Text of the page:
Kyocera Partners With LO3 to Improve Energy Distribution February 26, 2019 February 26, 2019 Kelly Cromley http://1AZFjzw2#Nwf63pYaMWq#xIY
Market NewsFebruary 26, 2019 by Kelly Cromley

Kyocera Partners With LO3 to Improve Energy Distribution

Japan’s solar power vendor Kyocera has collaborated with LO3 Energy to test virtual power plants based on blockchain (VPP) for better distribution of energy. The test, which is scheduled for 28 Feb. 2019, will enable companies to assess the feasibility of VPPs promoting a low-carbon society without fuels or greenhouse gas emissions based on on a consensus network distributed on a peer-to-peer (P2P) basis.

Kyocera, which has a net income of 81.79 billion yen ($ 736 million), will build small VPPs using its solar photovoltaic (PV) modules and batteries, while LO3 Energy, based in New York, will be responsible for overseeing the flow of energy based on its distributed ledger technology.

LO3’s blockchain technology is used to authenticate and record transactions, instead of using huge energy networks, to distribute energy with their own solar panels via a microgrid.

In turn, Kyocera specialized in solar power generation systems and storage batteries for government-led VPP test projects in Japan, developing new competence in remotely controlled distributed electricity resources. Lawrence Orsini, CEO of LO3 Energy, said the need to reduce greenhouse gas emissions has a tremendous impact on energy suppliers worldwide, while using blockchain can allow micro-energy transactions to encounter this challenge.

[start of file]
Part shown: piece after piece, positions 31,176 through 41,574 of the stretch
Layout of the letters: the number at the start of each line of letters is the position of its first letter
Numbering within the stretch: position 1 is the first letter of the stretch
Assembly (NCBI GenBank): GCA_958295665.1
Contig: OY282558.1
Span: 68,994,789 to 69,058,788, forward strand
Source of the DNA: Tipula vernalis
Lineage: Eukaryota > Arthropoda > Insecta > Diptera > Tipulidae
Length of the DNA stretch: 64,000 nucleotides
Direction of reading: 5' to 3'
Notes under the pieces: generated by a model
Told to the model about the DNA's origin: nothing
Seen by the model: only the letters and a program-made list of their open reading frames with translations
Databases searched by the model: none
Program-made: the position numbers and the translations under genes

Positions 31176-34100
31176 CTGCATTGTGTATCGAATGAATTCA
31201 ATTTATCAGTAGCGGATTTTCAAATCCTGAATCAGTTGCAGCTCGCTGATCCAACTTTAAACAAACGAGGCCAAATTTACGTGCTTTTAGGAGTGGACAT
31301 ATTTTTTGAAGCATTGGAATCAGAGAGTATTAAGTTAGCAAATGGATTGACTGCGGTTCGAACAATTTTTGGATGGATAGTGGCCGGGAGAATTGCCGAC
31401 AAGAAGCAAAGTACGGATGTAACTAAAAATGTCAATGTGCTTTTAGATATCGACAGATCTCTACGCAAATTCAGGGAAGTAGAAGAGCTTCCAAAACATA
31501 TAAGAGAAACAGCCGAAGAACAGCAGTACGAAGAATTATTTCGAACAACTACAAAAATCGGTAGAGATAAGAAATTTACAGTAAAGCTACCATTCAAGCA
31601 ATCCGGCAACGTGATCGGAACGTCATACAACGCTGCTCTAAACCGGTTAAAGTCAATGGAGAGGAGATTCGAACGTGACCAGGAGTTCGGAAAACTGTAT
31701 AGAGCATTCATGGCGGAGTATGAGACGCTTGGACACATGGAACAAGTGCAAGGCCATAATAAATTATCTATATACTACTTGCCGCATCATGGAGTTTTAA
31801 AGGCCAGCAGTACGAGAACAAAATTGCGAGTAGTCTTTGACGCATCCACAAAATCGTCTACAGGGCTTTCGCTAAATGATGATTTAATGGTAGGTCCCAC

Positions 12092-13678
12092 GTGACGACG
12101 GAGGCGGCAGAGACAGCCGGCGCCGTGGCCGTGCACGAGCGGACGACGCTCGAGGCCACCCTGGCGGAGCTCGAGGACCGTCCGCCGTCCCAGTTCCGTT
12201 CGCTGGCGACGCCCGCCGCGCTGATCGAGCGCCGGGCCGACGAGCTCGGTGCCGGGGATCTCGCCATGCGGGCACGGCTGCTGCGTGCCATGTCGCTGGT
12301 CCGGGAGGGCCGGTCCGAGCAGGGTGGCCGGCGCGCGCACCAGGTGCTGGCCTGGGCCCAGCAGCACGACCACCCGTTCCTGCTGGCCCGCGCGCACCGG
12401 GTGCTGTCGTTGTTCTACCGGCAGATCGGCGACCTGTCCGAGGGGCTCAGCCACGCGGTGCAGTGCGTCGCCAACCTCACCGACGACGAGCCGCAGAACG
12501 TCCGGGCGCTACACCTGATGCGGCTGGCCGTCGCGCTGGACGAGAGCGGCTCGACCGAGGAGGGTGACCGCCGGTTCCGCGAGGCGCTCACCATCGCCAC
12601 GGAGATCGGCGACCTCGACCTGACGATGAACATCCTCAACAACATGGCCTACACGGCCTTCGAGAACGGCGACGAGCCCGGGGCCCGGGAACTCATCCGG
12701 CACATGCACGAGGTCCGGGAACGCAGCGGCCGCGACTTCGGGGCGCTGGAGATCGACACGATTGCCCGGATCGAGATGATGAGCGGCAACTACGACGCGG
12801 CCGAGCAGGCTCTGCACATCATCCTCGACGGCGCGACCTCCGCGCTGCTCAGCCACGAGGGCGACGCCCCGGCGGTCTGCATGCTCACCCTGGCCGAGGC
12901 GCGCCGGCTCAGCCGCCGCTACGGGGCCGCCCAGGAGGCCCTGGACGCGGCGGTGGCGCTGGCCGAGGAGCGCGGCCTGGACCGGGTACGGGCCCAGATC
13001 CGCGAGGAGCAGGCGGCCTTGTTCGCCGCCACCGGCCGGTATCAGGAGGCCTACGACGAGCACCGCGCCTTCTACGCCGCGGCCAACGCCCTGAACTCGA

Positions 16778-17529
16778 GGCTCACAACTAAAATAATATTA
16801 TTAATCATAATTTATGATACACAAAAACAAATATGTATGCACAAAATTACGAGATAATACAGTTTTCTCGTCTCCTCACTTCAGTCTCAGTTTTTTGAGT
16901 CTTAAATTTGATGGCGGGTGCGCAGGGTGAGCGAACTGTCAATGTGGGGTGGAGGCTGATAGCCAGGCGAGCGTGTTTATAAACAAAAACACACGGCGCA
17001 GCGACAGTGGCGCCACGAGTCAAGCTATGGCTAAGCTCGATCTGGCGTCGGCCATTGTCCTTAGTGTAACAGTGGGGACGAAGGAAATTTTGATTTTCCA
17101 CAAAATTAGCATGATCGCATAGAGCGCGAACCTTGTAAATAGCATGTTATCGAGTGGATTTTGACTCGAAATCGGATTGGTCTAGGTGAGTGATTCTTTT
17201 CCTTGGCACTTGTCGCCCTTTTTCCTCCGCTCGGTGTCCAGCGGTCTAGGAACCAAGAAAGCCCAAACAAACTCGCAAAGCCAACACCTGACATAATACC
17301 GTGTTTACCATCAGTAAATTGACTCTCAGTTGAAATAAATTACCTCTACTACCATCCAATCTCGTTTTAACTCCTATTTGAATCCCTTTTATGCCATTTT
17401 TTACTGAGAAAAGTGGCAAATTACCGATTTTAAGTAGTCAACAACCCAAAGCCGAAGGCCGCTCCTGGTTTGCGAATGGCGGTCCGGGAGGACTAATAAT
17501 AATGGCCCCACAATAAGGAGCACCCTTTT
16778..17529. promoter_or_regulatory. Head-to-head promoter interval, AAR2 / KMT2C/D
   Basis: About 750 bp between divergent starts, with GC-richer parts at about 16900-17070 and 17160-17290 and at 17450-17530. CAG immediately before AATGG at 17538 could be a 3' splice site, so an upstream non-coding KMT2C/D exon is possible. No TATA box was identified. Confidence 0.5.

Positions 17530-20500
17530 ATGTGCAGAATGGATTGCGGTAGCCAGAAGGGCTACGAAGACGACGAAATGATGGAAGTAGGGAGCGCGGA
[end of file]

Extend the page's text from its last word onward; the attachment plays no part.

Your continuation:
He asserted that combining the energy competence of Kyocera with the blockchain knowledge of LO3 Energy could possibly build a second generation of virtual power plants that could propel Japan’s changeover to a low-carbon society. In May 2018, global technology giant IBM collaborated with blockchain company Veridium Labs to tokenize carbon credits that enable firms to monitor their carbon output with blockchain, which also specifically addresses climate change issues.

Nature Sustainability reported in November last year that mining procedures in cryptocurrency absorb more energy than mineral mining. According to the survey, copper, gold and platinum mining necessitate less energy to produce one US dollar than major cryptocurrencies such as Bitcoin (BTC), Ethereum (ETH) and Litecoin (LTC) mining.

AuthorKelly Cromley

Kelly is our in house crytpto researcher, delving into the stories which matter from blockchains being used in the real world to new ico coming out.